Introduction to Theatre Online Course
Last Update: January 31, 2003
Resource: Wilson/Goldfarb, Chapter 13, 287-295.
Objectives for this lesson:
Students will examine:
Before 1642 – the royalty supported the theatre.
In 1642, a civil war – the Puritan Revolution. Charles I was beheaded and the country’s leadership taken over by Oliver Cromwell (the Lord Protectorate – the only time in British history that England was not run by a monarch ??).
From 1642 - 1660, called "the interregnum." Theatre was outlawed; it was connected with the monarchy and with "immoral," non-Puritan values.
Music, however, was allowed, and William Davanant (a writer of masques) produced some operas with Italianate stagings (with perhaps some illegal performances).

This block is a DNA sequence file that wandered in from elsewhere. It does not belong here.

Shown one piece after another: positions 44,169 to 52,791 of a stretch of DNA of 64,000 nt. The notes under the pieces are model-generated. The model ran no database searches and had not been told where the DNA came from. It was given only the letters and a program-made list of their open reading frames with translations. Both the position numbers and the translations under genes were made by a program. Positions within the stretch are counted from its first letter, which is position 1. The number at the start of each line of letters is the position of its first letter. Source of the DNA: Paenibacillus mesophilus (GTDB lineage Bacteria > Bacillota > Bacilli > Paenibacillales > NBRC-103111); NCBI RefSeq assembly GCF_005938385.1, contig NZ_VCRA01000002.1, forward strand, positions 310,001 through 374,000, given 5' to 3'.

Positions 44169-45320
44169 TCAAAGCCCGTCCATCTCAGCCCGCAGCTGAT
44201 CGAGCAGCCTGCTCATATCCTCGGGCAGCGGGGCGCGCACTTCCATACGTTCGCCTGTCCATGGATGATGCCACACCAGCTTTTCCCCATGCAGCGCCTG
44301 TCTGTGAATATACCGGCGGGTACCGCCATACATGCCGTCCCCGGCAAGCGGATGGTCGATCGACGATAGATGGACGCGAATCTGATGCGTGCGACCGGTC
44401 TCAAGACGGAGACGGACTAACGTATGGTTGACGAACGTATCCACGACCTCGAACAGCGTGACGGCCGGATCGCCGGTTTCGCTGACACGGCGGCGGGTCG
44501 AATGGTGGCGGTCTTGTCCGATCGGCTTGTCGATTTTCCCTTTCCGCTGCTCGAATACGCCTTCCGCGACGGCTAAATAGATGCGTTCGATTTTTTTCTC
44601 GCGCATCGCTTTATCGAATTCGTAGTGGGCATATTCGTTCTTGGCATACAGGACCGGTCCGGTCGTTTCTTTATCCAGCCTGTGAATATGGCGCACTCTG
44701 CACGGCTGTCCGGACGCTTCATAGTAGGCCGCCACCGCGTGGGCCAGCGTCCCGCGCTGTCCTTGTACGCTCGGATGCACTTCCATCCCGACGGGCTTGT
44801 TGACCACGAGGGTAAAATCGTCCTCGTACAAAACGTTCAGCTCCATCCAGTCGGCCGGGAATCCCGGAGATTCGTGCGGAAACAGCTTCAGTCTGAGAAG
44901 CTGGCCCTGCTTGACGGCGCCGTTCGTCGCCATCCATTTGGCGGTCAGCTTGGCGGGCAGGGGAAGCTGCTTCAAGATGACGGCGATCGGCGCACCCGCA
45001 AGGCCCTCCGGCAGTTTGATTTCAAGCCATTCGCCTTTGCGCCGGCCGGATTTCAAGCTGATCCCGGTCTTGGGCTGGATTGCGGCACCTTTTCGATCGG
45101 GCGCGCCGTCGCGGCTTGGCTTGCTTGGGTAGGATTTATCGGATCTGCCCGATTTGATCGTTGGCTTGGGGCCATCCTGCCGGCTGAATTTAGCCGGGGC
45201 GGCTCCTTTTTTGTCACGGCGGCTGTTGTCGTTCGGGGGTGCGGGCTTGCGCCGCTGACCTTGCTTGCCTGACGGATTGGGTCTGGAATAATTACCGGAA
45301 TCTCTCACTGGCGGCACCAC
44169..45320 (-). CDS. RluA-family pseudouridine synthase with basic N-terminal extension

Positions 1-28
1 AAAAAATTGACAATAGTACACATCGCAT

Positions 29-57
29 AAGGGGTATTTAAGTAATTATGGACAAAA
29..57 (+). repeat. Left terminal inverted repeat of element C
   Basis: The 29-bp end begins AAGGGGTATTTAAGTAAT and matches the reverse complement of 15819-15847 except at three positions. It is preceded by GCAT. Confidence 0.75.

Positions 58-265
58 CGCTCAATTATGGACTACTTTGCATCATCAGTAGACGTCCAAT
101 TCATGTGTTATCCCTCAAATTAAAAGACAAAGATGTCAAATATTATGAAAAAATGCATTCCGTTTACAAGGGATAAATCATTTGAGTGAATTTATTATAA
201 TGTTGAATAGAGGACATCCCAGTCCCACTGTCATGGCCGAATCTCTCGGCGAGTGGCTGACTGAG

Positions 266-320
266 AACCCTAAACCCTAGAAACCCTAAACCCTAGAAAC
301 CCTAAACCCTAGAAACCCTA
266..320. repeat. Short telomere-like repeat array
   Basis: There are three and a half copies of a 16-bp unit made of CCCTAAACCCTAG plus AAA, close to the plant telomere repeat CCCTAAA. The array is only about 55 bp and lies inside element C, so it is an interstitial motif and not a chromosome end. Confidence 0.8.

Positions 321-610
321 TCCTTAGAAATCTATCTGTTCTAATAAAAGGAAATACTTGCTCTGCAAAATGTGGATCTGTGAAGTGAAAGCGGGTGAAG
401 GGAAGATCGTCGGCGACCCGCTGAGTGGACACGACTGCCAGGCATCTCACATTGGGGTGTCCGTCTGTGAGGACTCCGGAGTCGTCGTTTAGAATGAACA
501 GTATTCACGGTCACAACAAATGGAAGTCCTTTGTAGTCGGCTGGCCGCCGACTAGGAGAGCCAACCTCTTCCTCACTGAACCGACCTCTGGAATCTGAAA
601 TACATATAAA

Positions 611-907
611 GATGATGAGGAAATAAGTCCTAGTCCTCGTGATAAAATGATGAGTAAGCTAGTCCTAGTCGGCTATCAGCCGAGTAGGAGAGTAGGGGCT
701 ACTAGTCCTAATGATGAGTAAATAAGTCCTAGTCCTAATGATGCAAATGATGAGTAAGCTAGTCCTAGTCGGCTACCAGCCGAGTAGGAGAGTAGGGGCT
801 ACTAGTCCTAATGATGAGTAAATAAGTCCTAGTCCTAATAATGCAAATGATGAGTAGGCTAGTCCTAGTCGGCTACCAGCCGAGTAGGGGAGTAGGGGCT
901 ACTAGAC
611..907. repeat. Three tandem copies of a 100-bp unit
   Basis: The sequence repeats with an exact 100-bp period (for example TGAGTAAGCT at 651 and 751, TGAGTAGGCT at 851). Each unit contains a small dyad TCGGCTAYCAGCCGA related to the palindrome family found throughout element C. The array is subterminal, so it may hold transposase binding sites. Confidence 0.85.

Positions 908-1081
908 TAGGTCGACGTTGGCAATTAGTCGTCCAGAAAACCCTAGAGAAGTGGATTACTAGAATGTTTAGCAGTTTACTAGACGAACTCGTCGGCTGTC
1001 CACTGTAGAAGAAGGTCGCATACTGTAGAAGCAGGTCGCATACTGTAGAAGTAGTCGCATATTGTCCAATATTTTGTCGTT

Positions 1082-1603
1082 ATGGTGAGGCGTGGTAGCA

The monarchy was restored in 1660. Charles I’s son, Charles II, resroted to the throne. He had been in France during the Interregnum, in the court of Louis XIV, who loved theatre. Charles II helped bring Italianate and French styles and staging to England.
The Drury Lane and Covent Gardens became the first theatres officially licensed during this period.
The type of theatre brought back resulted in a sort of protest against the Puritan ideal, and was designed primarily for the aristocracy. And then this form of theatre was in turn rebelled against.
Use of "transparency" names: "Sparkish, Fidget,
Mrs. Malaprop ("mal= French for "ill" -- therefore, "ill-appropriate")
William Congreve (1670-1729) – The Way of the World (1700)
William Wycherly (1640-1715) – The Country Wife (1675)
George Etheridge (c. 1637-1691) – She Would If She Could (1668)
The rise of Puritanism after the Puritan Revolution.
By the early 18th century (1700’s), these aristocratic and amoral plays became unpopular and the Neoclassical precept of teaching morals returned.
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Last Update: May 16, 2002 January 31, 2003